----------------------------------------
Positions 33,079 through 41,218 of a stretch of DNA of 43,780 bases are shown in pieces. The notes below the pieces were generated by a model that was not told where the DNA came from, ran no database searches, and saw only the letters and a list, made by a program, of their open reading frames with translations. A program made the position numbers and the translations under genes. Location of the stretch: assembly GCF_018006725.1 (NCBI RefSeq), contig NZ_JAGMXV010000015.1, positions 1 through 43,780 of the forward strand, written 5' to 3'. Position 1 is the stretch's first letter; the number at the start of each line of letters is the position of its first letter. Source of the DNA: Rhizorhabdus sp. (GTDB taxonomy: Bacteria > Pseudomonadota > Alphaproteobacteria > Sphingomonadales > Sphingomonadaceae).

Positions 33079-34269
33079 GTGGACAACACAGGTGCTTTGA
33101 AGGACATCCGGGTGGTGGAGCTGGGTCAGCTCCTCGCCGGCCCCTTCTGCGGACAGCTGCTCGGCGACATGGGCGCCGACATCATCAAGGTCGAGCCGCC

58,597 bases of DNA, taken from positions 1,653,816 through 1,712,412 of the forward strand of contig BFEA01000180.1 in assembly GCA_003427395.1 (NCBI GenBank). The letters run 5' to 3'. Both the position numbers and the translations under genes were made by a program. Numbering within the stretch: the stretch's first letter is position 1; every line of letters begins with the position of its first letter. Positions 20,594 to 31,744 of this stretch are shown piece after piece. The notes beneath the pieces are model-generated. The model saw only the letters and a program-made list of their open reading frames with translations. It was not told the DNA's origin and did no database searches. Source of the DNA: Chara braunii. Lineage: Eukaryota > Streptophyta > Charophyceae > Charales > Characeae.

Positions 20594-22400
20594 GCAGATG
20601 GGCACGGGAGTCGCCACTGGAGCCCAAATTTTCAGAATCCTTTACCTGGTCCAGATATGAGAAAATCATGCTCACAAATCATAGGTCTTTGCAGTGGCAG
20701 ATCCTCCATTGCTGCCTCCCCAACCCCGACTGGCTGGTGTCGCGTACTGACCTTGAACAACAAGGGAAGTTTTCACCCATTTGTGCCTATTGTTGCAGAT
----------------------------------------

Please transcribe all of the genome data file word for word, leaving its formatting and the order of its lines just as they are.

Positions 33,079 through 41,218 of a stretch of DNA of 43,780 bases are shown in pieces. The notes below the pieces were generated by a model that was not told where the DNA came from, ran no database searches, and saw only the letters and a list, made by a program, of their open reading frames with translations. A program made the position numbers and the translations under genes. Location of the stretch: assembly GCF_018006725.1 (NCBI RefSeq), contig NZ_JAGMXV010000015.1, positions 1 through 43,780 of the forward strand, written 5' to 3'. Position 1 is the stretch's first letter; the number at the start of each line of letters is the position of its first letter. Source of the DNA: Rhizorhabdus sp. (GTDB taxonomy: Bacteria > Pseudomonadota > Alphaproteobacteria > Sphingomonadales > Sphingomonadaceae).

Positions 33079-34269
33079 GTGGACAACACAGGTGCTTTGA
33101 AGGACATCCGGGTGGTGGAGCTGGGTCAGCTCCTCGCCGGCCCCTTCTGCGGACAGCTGCTCGGCGACATGGGCGCCGACATCATCAAGGTCGAGCCGCC

58,597 bases of DNA, taken from positions 1,653,816 through 1,712,412 of the forward strand of contig BFEA01000180.1 in assembly GCA_003427395.1 (NCBI GenBank). The letters run 5' to 3'. Both the position numbers and the translations under genes were made by a program. Numbering within the stretch: the stretch's first letter is position 1; every line of letters begins with the position of its first letter. Positions 20,594 to 31,744 of this stretch are shown piece after piece. The notes beneath the pieces are model-generated. The model saw only the letters and a program-made list of their open reading frames with translations. It was not told the DNA's origin and did no database searches. Source of the DNA: Chara braunii. Lineage: Eukaryota > Streptophyta > Charophyceae > Charales > Characeae.

Positions 20594-22400
20594 GCAGATG
20601 GGCACGGGAGTCGCCACTGGAGCCCAAATTTTCAGAATCCTTTACCTGGTCCAGATATGAGAAAATCATGCTCACAAATCATAGGTCTTTGCAGTGGCAG
20701 ATCCTCCATTGCTGCCTCCCCAACCCCGACTGGCTGGTGTCGCGTACTGACCTTGAACAACAAGGGAAGTTTTCACCCATTTGTGCCTATTGTTGCAGAT